Calorie Counts on Fast Food Menus Aim to Curb Obesity

Calorie counts will soon be listed on fast food menus throughout the country.  The change comes as a result of the fight against obesity and was included in the health care bill passed earlier this month.

You may notice some changes headed to your favorite fast food chain soon. The health care bill passed earlier this month will require chain restaurants and fast food places to display their calorie count for all to see on menus and drive thru windows. The idea is to make people conscious of the amount of calories in their favorite combo meal, and hopefully sway their choices in a healthier direction.

Kelly D. Brownell, director of the Rudd Center for Food Policy and Obesity at Yale, told the New York Times, “When people eat away from home they eat more and they eat worse. And part of the reason may be because they don’t know what’s in fast foods, and they’re often shocked to find out.”

Although Brownell admits that some people will ignore the nutritional information and eat the same as they did before, labeling menu items could have a positive effect on enough consumers to have a public health benefit.

Many eateries are expected to revise their recipes and meal offerings to appeal to increasingly health-conscious consumers once the numbers are revealed. But not everyone believes consumers will focus on calorie counts long term. Dr. J. Lynne Brown, professor of food science at Penn State University, told the Pittsburgh Post Gazette that consumers will attempt to cut calories in the beginning, when the menu changes are new, but noted, “For many people, I don’t think this is going to matter.”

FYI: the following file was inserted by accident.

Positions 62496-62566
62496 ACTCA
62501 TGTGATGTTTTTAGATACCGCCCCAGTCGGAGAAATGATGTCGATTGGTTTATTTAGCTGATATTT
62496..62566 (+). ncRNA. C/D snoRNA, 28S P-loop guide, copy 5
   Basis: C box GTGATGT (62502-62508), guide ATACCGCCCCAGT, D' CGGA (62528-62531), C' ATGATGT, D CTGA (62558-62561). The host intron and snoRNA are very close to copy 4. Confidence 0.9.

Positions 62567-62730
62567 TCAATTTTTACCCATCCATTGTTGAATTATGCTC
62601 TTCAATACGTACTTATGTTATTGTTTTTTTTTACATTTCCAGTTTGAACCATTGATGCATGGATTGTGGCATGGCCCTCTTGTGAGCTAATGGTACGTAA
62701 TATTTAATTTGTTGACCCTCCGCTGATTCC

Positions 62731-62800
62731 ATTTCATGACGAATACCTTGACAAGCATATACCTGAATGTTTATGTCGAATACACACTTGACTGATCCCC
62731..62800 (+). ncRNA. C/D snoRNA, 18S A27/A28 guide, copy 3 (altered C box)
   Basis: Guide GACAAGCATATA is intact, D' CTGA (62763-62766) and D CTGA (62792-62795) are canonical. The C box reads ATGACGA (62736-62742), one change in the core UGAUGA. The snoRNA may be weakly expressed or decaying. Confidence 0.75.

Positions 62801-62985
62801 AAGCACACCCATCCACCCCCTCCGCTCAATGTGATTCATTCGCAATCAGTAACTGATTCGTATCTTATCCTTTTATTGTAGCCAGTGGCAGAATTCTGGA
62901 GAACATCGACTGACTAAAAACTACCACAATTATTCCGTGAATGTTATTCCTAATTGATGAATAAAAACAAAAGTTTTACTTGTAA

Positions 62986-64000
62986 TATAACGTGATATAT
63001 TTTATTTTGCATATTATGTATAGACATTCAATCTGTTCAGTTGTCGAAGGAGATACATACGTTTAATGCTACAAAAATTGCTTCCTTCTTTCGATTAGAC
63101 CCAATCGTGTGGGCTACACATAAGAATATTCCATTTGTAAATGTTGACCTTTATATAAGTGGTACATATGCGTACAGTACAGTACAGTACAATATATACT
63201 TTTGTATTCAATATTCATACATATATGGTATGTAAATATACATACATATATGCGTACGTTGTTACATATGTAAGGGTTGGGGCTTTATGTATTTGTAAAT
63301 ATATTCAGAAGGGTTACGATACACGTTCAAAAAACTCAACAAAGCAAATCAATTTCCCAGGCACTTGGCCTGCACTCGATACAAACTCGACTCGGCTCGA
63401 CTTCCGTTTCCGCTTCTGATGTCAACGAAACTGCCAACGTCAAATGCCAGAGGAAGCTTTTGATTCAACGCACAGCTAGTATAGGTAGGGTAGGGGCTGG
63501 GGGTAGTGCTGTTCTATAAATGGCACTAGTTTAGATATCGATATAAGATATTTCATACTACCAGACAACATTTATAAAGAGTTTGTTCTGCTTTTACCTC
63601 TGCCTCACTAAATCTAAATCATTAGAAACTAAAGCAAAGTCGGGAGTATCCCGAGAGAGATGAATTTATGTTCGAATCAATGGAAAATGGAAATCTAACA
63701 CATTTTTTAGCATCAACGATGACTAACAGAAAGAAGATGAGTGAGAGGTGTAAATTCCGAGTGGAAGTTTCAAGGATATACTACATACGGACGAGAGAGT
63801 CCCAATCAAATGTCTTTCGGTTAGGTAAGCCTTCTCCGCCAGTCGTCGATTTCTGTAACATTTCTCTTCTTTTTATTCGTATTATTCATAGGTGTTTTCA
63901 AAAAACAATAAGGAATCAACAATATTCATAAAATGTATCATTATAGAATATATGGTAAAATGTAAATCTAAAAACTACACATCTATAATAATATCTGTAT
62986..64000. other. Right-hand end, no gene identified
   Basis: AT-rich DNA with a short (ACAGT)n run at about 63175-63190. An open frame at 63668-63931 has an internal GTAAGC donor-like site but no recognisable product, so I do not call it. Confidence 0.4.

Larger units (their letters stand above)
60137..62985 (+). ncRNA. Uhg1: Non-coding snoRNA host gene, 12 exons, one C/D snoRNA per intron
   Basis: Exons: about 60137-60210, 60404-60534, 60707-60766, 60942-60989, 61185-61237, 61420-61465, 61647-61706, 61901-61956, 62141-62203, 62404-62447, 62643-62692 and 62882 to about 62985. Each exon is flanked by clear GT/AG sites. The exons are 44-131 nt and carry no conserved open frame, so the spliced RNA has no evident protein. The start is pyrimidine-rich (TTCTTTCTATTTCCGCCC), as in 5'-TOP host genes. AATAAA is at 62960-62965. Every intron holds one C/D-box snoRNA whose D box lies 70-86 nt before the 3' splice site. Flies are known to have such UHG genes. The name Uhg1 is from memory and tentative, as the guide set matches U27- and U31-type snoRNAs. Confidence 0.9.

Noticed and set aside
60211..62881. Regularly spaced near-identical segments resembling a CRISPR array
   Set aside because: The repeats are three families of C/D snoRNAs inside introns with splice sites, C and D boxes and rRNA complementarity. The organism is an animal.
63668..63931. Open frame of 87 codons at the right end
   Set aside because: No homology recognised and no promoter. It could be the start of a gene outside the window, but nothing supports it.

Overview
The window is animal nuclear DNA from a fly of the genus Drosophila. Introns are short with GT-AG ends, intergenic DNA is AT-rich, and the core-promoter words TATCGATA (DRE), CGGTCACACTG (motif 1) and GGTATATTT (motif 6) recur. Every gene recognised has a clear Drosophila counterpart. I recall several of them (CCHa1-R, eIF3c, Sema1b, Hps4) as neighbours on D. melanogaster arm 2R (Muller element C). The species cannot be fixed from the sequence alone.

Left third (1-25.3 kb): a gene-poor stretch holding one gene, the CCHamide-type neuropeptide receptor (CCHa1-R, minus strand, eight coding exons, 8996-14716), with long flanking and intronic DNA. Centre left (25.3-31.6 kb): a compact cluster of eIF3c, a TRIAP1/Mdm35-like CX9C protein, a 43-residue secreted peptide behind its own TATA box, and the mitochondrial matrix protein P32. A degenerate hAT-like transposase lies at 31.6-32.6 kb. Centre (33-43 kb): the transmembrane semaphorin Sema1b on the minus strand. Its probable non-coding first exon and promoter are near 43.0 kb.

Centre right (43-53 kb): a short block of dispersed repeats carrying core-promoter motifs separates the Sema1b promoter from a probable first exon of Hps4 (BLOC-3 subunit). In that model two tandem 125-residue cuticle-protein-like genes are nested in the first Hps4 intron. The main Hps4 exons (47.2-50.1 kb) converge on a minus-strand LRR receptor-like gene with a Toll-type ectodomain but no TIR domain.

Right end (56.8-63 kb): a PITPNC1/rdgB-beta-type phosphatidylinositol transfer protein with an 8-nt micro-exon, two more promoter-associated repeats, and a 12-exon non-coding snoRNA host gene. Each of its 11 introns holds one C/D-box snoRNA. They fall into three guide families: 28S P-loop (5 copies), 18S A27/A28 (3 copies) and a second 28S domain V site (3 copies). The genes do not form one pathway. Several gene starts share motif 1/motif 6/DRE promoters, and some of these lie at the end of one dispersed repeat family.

Even so, the issue seems to have strong public support. Decision Analyst, an international marketing research firm, recently surveyed 4,075 customers and found 55 percent of women and 45 percent of men support calorie disclosure. Consumers in the younger age groups were the most interested in seeing the numbers.

The requirement to post calorie counts on menus and signage could take effect as soon as next year, and the new rules will apply to restaurants with at least 20 locations, as well as vending machine operators with at least 20 machines.

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